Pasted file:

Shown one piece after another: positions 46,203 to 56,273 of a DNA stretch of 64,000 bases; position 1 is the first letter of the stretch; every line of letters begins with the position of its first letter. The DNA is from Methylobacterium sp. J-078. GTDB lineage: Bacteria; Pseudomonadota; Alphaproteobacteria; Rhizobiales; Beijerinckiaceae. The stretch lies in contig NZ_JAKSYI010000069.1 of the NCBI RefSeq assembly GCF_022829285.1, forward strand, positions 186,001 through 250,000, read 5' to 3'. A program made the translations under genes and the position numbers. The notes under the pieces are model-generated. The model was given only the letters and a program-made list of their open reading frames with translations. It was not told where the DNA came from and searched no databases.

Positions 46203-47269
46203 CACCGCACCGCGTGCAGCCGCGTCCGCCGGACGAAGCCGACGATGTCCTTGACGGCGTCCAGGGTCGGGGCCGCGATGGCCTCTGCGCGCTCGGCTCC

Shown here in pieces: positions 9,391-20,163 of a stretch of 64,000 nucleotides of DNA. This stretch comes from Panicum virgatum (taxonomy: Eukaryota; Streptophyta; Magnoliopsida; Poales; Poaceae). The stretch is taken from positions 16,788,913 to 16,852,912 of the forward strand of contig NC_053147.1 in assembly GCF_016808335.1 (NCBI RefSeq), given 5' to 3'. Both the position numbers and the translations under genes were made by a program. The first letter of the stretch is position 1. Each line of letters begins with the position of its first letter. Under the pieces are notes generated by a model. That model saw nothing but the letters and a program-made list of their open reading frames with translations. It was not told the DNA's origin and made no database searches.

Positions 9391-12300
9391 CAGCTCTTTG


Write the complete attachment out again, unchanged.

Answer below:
Shown one piece after another: positions 46,203 to 56,273 of a DNA stretch of 64,000 bases; position 1 is the first letter of the stretch; every line of letters begins with the position of its first letter. The DNA is from Methylobacterium sp. J-078. GTDB lineage: Bacteria; Pseudomonadota; Alphaproteobacteria; Rhizobiales; Beijerinckiaceae. The stretch lies in contig NZ_JAKSYI010000069.1 of the NCBI RefSeq assembly GCF_022829285.1, forward strand, positions 186,001 through 250,000, read 5' to 3'. A program made the translations under genes and the position numbers. The notes under the pieces are model-generated. The model was given only the letters and a program-made list of their open reading frames with translations. It was not told where the DNA came from and searched no databases.

Positions 46203-47269
46203 CACCGCACCGCGTGCAGCCGCGTCCGCCGGACGAAGCCGACGATGTCCTTGACGGCGTCCAGGGTCGGGGCCGCGATGGCCTCTGCGCGCTCGGCTCC

Shown here in pieces: positions 9,391-20,163 of a stretch of 64,000 nucleotides of DNA. This stretch comes from Panicum virgatum (taxonomy: Eukaryota; Streptophyta; Magnoliopsida; Poales; Poaceae). The stretch is taken from positions 16,788,913 to 16,852,912 of the forward strand of contig NC_053147.1 in assembly GCF_016808335.1 (NCBI RefSeq), given 5' to 3'. Both the position numbers and the translations under genes were made by a program. The first letter of the stretch is position 1. Each line of letters begins with the position of its first letter. Under the pieces are notes generated by a model. That model saw nothing but the letters and a program-made list of their open reading frames with translations. It was not told the DNA's origin and made no database searches.

Positions 9391-12300
9391 CAGCTCTTTG